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More from the housing industry wishlist ahead of this year’s Autumn Statement

Posted 14 November 2016 by Keith Osborne

We have further exclusive opinion from a number of important property industry figures less than two weeks away from the Autumn Statement...

As we discovered last week, many senior figures from the UK property industry are already thinking hard about what Chancellor Philip Hammond could, or should, do in his first Autumn Statement on Wednesday 23 November.

As our early respondents showed, of the many topics that might come up in the House of Commons speech, relating to our property sector and the shortage of new homes Britain is suffering from. This week, some of the topics discussed last time come up again, indicating their importance – in the eyes of some of the most experienced executives in British Housing – to addressing as soon as possible.

Stamp duty has again been the subject to get the most attention. Jason Rishover, chief executive of London and Hertfordshire developer Heronslea Group, says: “We would welcome a reduction or suspension in stamp duty at the Autumn Statement this month. Since the hikes were imposed back in December 2014, sales have dropped significantly, not only in London but throughout the UK. Land Registry figures in April showed sales volumes were down 72% in Kensington and Chelsea on the previous year. England was similar, sales in April 2014 were 71,000 compared to just 42,000 this April.

“The stamp duty hike has therefore not just impacted the prime areas which it was intended for, but the entire market. These low sales are having a harsh effect on tax revenues as fewer sales means less stamp duty is paid.

“Back in 1991, former Chancellor Norman Lamont suspended stamp duty to kick-start sales. Something needs to be done to get the market moving again across all prices brackets and all regions, especially with Brexit looming next year.”

In addition to his general review of the stamp duty scheme two years ago, George Osborne also introduced a new surcharge on stamp duty on buy-to-let and second homes, which came into effect in spring 2016. Many developers would like to see this punitive tax adapted or withdrawn altogether.

For example, Neil Simpson, sales and marketing director at Bewley Homes, says: “As a luxury property developer, Bewley Homes would like to see issues surrounding the stamp duty placed on second homes to be prioritised and clarified in the upcoming Autumn Statement.

“With recent political events and changes across the world, globalisation has never played such an important role in the UK property market – and we are delighted to have seen an increase in the diversity of people buying homes across our development portfolio in Berkshire, Hampshire, Oxfordshire and Surrey.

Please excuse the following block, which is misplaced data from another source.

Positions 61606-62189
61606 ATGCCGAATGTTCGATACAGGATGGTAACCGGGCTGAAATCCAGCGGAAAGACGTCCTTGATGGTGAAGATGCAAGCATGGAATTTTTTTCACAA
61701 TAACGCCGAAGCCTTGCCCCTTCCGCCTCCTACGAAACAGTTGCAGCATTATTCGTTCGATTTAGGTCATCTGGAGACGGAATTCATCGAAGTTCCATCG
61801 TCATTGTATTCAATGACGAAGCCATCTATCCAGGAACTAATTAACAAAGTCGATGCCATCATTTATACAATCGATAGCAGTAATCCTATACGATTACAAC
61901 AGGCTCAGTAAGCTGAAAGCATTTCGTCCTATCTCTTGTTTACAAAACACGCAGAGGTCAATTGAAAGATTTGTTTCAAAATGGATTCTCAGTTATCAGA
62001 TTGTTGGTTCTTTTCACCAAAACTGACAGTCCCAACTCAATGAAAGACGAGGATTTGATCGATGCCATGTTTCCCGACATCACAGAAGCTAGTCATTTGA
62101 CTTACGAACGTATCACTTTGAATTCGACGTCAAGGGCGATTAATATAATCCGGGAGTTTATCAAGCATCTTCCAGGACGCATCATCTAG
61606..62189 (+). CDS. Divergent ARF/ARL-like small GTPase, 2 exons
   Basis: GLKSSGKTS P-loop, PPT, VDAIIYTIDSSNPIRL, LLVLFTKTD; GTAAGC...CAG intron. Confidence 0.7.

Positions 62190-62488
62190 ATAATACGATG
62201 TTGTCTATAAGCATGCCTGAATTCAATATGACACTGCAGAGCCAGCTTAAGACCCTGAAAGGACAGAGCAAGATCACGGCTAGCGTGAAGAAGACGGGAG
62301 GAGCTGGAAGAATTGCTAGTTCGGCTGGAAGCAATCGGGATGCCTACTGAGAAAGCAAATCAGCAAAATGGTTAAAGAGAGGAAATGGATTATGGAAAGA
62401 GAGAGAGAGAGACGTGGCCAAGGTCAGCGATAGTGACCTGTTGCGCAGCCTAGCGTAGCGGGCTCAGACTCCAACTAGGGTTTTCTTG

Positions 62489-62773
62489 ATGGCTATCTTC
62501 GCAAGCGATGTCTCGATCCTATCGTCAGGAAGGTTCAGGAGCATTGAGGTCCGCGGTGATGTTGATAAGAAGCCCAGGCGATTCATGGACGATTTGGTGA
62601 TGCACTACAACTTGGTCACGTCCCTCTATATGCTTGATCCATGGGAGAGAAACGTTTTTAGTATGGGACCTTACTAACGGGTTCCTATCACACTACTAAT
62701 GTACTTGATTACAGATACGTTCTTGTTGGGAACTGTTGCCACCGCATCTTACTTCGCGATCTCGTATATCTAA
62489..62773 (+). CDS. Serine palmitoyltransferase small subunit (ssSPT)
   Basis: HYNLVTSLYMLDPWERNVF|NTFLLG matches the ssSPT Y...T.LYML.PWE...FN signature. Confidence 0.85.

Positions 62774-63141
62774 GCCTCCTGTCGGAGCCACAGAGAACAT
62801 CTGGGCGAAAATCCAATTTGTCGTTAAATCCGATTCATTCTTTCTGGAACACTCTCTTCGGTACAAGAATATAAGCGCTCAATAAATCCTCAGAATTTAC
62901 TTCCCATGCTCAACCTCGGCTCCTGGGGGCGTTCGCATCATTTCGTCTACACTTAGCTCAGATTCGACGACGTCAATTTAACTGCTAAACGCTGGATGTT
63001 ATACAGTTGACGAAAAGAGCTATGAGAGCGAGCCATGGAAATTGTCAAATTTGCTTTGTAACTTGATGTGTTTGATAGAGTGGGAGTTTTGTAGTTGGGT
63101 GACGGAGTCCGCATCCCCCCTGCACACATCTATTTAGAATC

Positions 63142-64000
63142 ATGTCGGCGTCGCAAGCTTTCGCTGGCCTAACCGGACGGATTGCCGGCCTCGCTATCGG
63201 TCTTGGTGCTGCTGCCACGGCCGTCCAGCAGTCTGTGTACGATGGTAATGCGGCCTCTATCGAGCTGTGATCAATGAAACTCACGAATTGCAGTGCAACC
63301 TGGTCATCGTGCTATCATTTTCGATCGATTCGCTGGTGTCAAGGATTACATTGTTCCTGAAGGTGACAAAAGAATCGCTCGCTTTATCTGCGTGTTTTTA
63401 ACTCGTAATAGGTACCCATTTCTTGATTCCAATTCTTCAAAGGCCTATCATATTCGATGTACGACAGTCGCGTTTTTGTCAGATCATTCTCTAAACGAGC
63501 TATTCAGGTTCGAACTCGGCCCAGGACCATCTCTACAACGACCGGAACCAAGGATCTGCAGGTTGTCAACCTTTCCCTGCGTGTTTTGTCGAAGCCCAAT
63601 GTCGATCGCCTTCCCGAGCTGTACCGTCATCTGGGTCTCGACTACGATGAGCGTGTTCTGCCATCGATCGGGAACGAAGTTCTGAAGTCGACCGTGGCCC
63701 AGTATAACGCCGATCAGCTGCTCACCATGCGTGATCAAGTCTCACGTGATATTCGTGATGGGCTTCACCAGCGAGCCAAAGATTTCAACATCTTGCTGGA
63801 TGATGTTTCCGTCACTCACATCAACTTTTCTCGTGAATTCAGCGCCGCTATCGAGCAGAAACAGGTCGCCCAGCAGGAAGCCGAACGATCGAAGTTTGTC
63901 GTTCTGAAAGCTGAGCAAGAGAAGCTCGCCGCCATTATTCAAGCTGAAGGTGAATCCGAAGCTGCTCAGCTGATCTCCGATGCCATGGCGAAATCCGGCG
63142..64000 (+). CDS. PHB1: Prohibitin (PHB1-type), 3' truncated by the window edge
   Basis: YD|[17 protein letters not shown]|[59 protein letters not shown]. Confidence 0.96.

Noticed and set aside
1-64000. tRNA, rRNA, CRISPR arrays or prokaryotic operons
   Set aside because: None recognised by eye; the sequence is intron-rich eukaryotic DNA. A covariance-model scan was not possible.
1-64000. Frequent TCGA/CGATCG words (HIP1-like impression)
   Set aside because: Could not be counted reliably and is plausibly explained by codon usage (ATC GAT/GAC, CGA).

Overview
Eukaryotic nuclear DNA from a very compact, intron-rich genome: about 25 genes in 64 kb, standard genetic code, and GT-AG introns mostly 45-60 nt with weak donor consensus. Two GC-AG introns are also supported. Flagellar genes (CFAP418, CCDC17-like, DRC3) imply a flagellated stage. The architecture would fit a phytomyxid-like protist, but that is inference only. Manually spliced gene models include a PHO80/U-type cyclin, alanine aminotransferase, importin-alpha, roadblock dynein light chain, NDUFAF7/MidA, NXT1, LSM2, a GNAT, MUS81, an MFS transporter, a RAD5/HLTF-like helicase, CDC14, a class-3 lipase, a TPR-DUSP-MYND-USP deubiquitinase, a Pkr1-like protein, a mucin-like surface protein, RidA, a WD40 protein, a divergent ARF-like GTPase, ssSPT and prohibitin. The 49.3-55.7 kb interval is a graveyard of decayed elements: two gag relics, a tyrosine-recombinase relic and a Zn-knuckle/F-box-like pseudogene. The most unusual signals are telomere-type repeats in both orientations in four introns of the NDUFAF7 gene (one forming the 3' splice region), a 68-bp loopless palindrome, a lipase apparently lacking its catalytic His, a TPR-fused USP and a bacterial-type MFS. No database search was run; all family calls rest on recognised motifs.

“With these global buyers in mind, stamp duty penalties must be reconsidered and reduced by the government, to account for the evolution of homeownership in accordance with today’s economic and political environment.”

His company’s thoughts are not just with the wealthy, though: “Bewley Homes has always been aware of the prohibitive impact stamp duty can have on first-time buyers hoping to step onto the property ladder. While we always work to assist in these situations, it would be a welcome change to see a reduction that allows developers in our position to incorporate these additional costs into the overall property price. This would help to ease the pressure on first-time buyers and the Bank of Mum and Dad, and open up the possibilities for ‘Generation Rent’.”

The recent US presidential election has joined the UK’s unexpected Brexit vote in the summer to draw attention to the influence of overseas buyers to the British market. Evdokia Pitsillidou, director of risk management at easyMarkets: “This year’s address is considered especially critical given the UK’s recent fallout from the European Union. The prospects of higher inflation and slower economic growth are expected to leave a £25bn hole in the public purse by the end of the current parliament. Just last week, the Bank of England forecast the biggest overshoot of its inflation target since being granted autonomy to set monetary policy in 1997. The BOE now expects inflation to reach its target of 2% by spring of next year before peaking at 2.8% a year after that. It is then expected to hold above 2.5% into 2019.